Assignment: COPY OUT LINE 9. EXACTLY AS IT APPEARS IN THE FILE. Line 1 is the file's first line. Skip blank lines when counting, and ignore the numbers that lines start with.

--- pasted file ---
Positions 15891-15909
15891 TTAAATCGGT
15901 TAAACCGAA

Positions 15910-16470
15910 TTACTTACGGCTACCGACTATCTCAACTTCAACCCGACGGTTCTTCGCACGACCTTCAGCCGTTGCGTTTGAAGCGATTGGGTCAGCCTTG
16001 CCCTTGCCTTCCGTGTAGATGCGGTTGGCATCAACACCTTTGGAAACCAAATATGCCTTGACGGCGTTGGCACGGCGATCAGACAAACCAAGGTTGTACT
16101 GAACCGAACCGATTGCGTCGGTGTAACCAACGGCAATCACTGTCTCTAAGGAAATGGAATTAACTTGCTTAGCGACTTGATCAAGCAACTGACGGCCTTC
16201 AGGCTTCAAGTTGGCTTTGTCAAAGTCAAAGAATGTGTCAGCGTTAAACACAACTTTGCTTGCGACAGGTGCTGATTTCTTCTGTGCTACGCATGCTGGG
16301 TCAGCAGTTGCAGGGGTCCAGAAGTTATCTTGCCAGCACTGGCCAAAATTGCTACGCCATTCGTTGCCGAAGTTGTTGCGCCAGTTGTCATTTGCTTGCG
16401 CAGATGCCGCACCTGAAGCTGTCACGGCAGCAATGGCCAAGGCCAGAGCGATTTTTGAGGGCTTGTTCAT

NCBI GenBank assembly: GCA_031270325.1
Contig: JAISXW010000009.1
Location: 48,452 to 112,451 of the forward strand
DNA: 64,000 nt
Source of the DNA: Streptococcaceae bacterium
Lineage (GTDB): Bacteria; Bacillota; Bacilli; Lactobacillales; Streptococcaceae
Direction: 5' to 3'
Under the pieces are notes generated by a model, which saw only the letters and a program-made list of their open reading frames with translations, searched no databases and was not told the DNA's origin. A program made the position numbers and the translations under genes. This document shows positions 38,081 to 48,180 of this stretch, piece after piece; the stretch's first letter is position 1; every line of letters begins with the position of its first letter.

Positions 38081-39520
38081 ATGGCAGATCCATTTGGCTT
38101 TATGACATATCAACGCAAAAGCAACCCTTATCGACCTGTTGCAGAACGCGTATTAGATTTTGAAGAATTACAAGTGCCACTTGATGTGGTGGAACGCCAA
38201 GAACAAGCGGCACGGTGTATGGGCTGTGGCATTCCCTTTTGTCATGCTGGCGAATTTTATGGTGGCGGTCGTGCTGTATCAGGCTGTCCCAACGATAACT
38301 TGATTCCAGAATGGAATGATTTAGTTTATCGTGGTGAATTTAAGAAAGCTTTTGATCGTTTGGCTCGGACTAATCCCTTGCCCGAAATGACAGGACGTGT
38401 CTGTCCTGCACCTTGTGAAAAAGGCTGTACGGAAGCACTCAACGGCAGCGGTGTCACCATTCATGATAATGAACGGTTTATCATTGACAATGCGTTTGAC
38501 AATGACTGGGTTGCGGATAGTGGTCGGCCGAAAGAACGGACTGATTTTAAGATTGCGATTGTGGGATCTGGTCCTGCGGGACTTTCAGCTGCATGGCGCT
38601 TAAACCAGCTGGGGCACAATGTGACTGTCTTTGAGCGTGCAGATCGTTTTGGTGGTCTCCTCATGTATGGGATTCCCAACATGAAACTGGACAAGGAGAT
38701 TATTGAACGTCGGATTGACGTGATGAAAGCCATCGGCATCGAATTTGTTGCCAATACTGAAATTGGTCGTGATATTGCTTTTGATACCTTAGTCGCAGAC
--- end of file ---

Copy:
16301 TCAGCAGTTGCAGGGGTCCAGAAGTTATCTTGCCAGCACTGGCCAAAATTGCTACGCCATTCGTTGCCGAAGTTGTTGCGCCAGTTGTCATTTGCTTGCG